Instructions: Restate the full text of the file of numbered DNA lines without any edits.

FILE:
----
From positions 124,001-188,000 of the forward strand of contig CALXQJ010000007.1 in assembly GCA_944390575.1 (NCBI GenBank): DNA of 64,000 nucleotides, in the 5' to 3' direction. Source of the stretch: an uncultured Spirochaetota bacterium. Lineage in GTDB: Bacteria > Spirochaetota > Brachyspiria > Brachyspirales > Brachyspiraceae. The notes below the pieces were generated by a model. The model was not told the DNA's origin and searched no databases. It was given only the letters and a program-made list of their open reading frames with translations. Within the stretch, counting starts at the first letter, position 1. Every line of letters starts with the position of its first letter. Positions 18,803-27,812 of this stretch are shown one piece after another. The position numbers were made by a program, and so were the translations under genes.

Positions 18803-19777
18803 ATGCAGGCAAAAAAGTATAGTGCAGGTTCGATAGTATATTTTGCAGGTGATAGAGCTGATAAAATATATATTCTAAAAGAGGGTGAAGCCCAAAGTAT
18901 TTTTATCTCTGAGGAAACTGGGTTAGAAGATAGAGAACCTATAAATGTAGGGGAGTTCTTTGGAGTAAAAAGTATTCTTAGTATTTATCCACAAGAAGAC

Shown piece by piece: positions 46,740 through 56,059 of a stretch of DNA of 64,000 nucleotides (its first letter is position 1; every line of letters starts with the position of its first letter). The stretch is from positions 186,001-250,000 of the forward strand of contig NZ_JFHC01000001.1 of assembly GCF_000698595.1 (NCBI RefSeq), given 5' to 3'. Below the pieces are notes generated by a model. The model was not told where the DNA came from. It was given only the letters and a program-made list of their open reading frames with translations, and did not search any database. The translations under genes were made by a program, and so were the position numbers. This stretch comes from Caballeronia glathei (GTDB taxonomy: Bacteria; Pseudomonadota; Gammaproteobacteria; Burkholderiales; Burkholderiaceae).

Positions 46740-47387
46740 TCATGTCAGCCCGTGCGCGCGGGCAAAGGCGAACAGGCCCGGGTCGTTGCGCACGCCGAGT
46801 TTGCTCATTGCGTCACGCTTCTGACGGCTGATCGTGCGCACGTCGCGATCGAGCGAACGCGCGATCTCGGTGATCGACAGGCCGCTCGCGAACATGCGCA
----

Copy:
From positions 124,001-188,000 of the forward strand of contig CALXQJ010000007.1 in assembly GCA_944390575.1 (NCBI GenBank): DNA of 64,000 nucleotides, in the 5' to 3' direction. Source of the stretch: an uncultured Spirochaetota bacterium. Lineage in GTDB: Bacteria > Spirochaetota > Brachyspiria > Brachyspirales > Brachyspiraceae. The notes below the pieces were generated by a model. The model was not told the DNA's origin and searched no databases. It was given only the letters and a program-made list of their open reading frames with translations. Within the stretch, counting starts at the first letter, position 1. Every line of letters starts with the position of its first letter. Positions 18,803-27,812 of this stretch are shown one piece after another. The position numbers were made by a program, and so were the translations under genes.

Positions 18803-19777
18803 ATGCAGGCAAAAAAGTATAGTGCAGGTTCGATAGTATATTTTGCAGGTGATAGAGCTGATAAAATATATATTCTAAAAGAGGGTGAAGCCCAAAGTAT
18901 TTTTATCTCTGAGGAAACTGGGTTAGAAGATAGAGAACCTATAAATGTAGGGGAGTTCTTTGGAGTAAAAAGTATTCTTAGTATTTATCCACAAGAAGAC

Shown piece by piece: positions 46,740 through 56,059 of a stretch of DNA of 64,000 nucleotides (its first letter is position 1; every line of letters starts with the position of its first letter). The stretch is from positions 186,001-250,000 of the forward strand of contig NZ_JFHC01000001.1 of assembly GCF_000698595.1 (NCBI RefSeq), given 5' to 3'. Below the pieces are notes generated by a model. The model was not told where the DNA came from. It was given only the letters and a program-made list of their open reading frames with translations, and did not search any database. The translations under genes were made by a program, and so were the position numbers. This stretch comes from Caballeronia glathei (GTDB taxonomy: Bacteria; Pseudomonadota; Gammaproteobacteria; Burkholderiales; Burkholderiaceae).

Positions 46740-47387
46740 TCATGTCAGCCCGTGCGCGCGGGCAAAGGCGAACAGGCCCGGGTCGTTGCGCACGCCGAGT
46801 TTGCTCATTGCGTCACGCTTCTGACGGCTGATCGTGCGCACGTCGCGATCGAGCGAACGCGCGATCTCGGTGATCGACAGGCCGCTCGCGAACATGCGCA